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About Whole Grains
History of Whole Grains
 

Photo: Close-up of wheat in a fieldGrains have been the cornerstone of the human diet for thousands of years. Early civilizations believed grains were so important that each type of grain was thought to be a gift from the gods.

Today, whole grain foods are being recognized by nutrition experts as key sources of health-promoting substances such as phytochemicals, and nutrients including fibre, minerals and certain vitamins.

Many myths and legends throughout different cultures around the globe tell of the importance of grains. For example, the god Demeter gave wheat to the Greeks; in Egypt, the god Ra gave his people grains; and, the Aztecs gave thanks to their corn goddess with amaranth grain products.

There is proof that over 10,500 years ago people started to cultivate weeds and grasses in fertile regions of the Middle East, which produced what we now know mainly as wheat and barley. About 1,000 years later, in China, rice and millet were cultivated from wild grasses. During this period in Central America, corn was the main grain cultivated.

Since then, mankind has refined the science of agriculture, which has resulted in cultivating and domesticating grains and crops. This series of evolutionary steps helps to explain why we now have so many different varieties of grains. Some of the whole grains we eat each day have a very interesting history. Here are some examples:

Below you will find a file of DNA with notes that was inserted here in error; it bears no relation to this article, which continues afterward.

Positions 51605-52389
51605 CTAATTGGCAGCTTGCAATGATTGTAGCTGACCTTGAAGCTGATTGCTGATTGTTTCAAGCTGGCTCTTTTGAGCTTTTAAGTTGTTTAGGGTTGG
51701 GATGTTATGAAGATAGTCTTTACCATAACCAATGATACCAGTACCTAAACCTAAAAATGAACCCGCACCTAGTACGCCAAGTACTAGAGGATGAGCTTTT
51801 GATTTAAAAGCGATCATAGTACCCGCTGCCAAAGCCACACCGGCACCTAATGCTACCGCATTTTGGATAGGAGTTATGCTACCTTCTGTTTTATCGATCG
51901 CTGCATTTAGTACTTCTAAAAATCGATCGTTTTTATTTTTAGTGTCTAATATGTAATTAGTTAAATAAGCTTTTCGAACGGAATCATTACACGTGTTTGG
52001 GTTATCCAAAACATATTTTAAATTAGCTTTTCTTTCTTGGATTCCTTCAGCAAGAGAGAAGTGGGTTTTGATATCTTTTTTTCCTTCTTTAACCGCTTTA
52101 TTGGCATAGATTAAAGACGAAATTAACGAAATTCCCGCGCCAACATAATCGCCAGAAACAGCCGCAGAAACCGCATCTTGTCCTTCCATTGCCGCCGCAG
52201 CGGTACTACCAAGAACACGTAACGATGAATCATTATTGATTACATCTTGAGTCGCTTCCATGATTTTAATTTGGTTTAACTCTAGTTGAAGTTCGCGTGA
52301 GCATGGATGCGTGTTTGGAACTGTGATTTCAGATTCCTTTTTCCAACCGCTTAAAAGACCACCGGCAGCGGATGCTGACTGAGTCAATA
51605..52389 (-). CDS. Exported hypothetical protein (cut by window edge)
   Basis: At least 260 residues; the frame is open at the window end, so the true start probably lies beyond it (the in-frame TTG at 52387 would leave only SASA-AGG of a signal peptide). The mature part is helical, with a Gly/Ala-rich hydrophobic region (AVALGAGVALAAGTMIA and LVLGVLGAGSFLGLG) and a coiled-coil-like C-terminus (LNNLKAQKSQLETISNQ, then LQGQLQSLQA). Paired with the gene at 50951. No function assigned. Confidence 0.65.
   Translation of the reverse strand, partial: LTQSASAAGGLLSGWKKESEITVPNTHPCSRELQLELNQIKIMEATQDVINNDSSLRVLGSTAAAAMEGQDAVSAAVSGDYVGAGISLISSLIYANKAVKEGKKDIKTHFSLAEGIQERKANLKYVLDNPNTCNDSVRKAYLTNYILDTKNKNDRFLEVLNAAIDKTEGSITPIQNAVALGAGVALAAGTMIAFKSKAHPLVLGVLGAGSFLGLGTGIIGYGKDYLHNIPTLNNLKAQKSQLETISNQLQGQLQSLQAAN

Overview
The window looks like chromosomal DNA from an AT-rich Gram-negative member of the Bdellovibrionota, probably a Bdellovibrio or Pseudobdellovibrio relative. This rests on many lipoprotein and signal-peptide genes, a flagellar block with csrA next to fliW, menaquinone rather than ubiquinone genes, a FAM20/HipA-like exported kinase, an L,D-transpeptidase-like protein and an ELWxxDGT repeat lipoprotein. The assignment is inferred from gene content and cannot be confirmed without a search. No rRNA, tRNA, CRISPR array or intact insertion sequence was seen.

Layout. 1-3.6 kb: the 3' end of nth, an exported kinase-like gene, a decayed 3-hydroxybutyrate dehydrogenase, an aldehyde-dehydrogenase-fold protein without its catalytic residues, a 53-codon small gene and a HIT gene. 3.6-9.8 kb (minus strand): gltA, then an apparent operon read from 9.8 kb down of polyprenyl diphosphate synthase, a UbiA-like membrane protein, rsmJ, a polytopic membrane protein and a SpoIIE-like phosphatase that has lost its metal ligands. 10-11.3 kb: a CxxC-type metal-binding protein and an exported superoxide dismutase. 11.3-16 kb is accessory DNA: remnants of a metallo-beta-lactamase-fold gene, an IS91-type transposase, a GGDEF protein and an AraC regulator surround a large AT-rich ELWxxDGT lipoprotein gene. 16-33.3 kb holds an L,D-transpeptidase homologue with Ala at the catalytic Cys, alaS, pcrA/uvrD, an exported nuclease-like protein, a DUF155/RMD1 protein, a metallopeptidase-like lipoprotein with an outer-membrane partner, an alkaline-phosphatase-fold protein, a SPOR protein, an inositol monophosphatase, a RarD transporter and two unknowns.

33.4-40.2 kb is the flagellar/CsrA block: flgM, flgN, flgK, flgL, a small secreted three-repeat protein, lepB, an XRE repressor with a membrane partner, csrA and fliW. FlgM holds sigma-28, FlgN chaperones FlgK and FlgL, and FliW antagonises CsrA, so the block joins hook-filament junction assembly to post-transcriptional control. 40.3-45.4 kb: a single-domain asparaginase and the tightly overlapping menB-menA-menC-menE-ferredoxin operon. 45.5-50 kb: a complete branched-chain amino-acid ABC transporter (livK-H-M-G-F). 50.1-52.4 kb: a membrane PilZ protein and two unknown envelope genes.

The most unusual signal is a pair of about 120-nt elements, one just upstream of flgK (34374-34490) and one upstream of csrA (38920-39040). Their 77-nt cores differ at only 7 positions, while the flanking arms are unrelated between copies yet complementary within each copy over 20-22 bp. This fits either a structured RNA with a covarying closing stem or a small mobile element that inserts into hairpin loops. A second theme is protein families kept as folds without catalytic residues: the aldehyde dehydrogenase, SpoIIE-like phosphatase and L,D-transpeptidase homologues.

Wheat – The first evidence of wheat was discovered in an ancient civilization in what is now Iraq, dating back to at least 6700 B.C. Wheat made its way to England around the twelfth century and to the New World with Christopher Columbus. Later, the pilgrims would share their wheat with the Native American Indians who were already growing corn. Much later during the civil war, while the Union Army of the north had plentiful supplies of wheat, the South worried about how to feed its soldiers and fight the war too. Over time, the cultivation of wheat spread all over the world and is still produced in more quantity than any other crop on earth.

Rice – The origins of rice date back to at least 3500 B.C. in Thailand. Rice found its way to Europe around the twelfth century and then to America (South Carolina) in the late 1690's.

Oats – The history of oats dates back to Germany in 1000 B.C., but popularity of this grain did not spread across Europe readily. This was due in part to the bland flavour and the commonly held view that it was "a food more suited for animals." In the mid 1980's, oats were boosted to "health food" status by research suggesting that a substance in it helped prevent heart disease. Despite this, most of the oats produced in North America are still used for animal food.

 
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